There have been widespread reports that top military officials launched a campaign of intimidation against MDC party member and supporters following March 2008 elections, in which MDC presidential candidate Morgan Tsvangirai outpolled Mugabe and the MDC won a large number of local and parliamentary races. The MDC suggests that the electoral board (which is run by the military) manipulated poll results to force a runoff between Tsvangirai and Mugabe.
Transitioning to a Post-Mugabe Zimbabwe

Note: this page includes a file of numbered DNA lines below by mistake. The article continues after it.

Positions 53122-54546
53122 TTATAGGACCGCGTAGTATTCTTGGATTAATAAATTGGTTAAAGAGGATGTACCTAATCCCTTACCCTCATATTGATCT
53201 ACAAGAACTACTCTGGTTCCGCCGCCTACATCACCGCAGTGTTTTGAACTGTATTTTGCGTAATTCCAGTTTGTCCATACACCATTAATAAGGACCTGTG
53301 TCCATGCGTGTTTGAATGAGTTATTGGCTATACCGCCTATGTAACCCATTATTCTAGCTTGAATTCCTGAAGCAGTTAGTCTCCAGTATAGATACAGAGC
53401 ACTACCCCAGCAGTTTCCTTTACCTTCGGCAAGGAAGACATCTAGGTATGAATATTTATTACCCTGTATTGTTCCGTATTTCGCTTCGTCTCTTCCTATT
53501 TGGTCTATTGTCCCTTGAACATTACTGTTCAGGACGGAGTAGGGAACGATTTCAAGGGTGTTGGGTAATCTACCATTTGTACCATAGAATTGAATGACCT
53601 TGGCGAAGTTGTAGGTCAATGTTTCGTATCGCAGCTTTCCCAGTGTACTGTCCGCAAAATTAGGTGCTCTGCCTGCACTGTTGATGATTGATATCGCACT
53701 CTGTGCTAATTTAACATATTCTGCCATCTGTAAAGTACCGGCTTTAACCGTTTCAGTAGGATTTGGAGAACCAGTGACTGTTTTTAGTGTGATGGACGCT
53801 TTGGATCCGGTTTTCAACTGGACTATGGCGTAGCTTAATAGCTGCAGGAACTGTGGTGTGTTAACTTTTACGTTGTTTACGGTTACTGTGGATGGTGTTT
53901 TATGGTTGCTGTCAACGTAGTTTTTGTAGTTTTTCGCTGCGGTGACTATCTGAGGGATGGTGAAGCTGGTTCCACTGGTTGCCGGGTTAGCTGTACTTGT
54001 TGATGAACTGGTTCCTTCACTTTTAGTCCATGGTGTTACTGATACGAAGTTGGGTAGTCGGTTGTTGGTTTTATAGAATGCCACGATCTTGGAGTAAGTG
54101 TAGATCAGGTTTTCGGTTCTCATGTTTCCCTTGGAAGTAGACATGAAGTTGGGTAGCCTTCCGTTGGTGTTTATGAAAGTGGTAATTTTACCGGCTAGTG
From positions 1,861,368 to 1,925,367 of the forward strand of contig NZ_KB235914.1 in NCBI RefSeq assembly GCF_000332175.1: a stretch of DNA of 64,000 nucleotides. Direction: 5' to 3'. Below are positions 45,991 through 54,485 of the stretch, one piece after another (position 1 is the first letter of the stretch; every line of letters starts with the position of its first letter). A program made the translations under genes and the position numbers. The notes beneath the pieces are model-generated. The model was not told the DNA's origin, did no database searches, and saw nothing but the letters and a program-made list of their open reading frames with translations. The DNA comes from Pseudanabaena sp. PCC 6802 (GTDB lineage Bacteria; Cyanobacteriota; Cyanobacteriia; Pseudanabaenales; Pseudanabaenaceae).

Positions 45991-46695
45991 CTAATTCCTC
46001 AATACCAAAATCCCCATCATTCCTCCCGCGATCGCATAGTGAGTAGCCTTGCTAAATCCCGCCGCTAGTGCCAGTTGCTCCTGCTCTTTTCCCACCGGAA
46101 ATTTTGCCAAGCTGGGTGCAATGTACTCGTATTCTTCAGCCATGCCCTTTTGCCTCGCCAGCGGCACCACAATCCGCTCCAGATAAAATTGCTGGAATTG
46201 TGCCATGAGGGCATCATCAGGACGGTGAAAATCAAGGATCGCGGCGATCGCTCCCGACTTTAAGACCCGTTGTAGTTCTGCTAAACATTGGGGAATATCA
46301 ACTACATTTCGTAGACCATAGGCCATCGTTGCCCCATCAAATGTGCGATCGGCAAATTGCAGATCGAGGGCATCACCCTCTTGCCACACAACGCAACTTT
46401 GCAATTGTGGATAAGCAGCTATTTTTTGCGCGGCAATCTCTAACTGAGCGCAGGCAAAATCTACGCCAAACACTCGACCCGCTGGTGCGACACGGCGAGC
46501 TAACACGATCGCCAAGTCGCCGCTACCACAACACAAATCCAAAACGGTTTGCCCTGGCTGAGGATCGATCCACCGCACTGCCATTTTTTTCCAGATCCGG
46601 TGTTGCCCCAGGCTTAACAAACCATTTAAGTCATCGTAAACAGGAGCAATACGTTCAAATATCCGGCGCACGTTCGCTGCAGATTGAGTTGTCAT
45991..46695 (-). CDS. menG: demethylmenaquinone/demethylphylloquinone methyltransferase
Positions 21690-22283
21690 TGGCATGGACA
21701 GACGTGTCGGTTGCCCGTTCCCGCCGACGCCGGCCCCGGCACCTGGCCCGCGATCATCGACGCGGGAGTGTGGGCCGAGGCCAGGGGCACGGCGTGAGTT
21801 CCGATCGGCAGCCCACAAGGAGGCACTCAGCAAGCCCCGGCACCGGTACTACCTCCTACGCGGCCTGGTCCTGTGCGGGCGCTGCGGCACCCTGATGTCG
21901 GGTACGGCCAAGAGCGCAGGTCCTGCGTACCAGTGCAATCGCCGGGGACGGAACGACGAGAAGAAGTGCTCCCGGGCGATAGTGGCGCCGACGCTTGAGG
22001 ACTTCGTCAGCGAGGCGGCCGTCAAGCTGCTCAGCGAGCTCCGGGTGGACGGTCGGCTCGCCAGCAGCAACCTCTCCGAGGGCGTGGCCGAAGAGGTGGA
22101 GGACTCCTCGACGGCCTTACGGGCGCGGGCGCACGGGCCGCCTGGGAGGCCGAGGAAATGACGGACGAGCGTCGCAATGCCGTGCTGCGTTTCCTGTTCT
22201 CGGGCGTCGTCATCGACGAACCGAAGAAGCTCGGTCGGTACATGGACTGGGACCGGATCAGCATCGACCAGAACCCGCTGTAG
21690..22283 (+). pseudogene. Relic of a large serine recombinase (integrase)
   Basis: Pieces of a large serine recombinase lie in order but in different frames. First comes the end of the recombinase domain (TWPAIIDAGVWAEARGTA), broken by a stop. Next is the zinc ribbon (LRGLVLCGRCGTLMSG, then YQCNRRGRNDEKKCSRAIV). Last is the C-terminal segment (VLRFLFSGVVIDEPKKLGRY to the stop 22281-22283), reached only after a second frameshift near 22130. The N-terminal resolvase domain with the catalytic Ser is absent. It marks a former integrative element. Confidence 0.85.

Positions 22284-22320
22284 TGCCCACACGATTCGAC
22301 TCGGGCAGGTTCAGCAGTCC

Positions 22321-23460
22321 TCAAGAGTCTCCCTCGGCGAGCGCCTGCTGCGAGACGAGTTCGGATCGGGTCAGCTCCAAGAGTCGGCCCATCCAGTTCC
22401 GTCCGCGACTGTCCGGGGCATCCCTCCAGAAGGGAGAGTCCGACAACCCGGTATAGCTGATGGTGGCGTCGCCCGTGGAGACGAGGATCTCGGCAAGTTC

Experts are divided on whether the security sector can help usher in a new government in Zimbabwe, and what role it might play in that government. Some suggest the military is too occupied with its own divisions to facilitate reform. "Theirs is a battle for survival, by fair means or foul," writes Martin Rupiya, program director at the Institute for Security Studies in Pretoria and a former lieutenant colonel in the Zimbabwe National Army. "There is paralysis within the security establishment," says Sydney Masamvu, an analyst for the International Crisis Group who is based in South Africa. In previous elections, security groups have been instrumental in rigging the vote, and given their current divisions and the opposition’s strong showing in March 2008 elections, it’s unclear whether they will attempt to rig the June 27 runoff. A May 2008 International Crisis Group policy briefing suggests there is a growing risk of a military coup.